Question 4) How does your writing process work?

I keep myself very busy, pulled in all directions, so it’s hard to find blocks of time to write. I have a part-time job, too. I don’t have a specific time set aside each day, but my usual time for writing is at night, after supper and any chores, and often I stay up pretty late, sometimes to 3:00am. Since I work with true stories, mostly I’m just editing them and doing research to make sure they are historically and culturally correct. Typically, I work with a series of short stories. I have to edit individual stories and then figure out how to put them together in a way that makes sense. Each story needs a good beginning and a wrap-up end, and there has to be an overall beginning and ending to the series. Of course, the real author has to agree with everything I write. I go back through and edit for consistency and flow. Lots of editing!

* * * * *

Next Monday hop on over to the blogs of the writers I’ve tagged to hear their answers to these questions. (I’ll be hosting Mary Gottschalk on my blog next week since she’s in the midst of blogging a series of posts exploring issues found in her new novel.) Memoir and life writing are considered narrative nonfiction, so we can learn from writers of both nonfiction and fiction.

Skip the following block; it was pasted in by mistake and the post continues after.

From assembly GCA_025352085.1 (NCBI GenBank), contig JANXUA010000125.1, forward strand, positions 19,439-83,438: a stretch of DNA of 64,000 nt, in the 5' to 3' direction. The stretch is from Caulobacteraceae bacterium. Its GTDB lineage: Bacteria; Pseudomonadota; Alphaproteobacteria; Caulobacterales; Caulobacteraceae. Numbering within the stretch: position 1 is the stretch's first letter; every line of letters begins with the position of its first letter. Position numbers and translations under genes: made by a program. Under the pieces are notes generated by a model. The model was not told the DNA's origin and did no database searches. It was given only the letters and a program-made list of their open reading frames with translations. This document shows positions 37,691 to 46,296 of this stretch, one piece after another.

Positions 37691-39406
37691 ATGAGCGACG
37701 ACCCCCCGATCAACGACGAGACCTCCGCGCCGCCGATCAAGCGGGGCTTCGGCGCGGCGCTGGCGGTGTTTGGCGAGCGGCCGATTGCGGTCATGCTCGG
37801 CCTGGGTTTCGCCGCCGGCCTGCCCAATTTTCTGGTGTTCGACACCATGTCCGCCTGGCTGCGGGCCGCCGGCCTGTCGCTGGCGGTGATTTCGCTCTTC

Jeffrey Penn May, of AskWriteFish.com, has received several short fiction awards, a Pushcart Prize nomination, and an excellent book review in the St. Louis Post-Dispatch, and he has recently published his humorous narrative Eight Billion Steps: My Impossible Quest For Cancer Comedy.

Kristin Nador, who is currently working on a contemporary suspense novel, encourages creatives to find their own unique voice at her blog, Kristin Nador Writes Anywhere, where you might find her discussing writing craft, creativity tips, or Pinkerton the Cat’s latest adventure.

Mary Gottschalk, who came to creative writing late in life, is the author of a memoir, Sailing Down the Moonbeamand a soon-to-be-released novel, A Fitting Place, about rebound relationships and stepping outside one’s comfort zone.

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About moonbridgebooks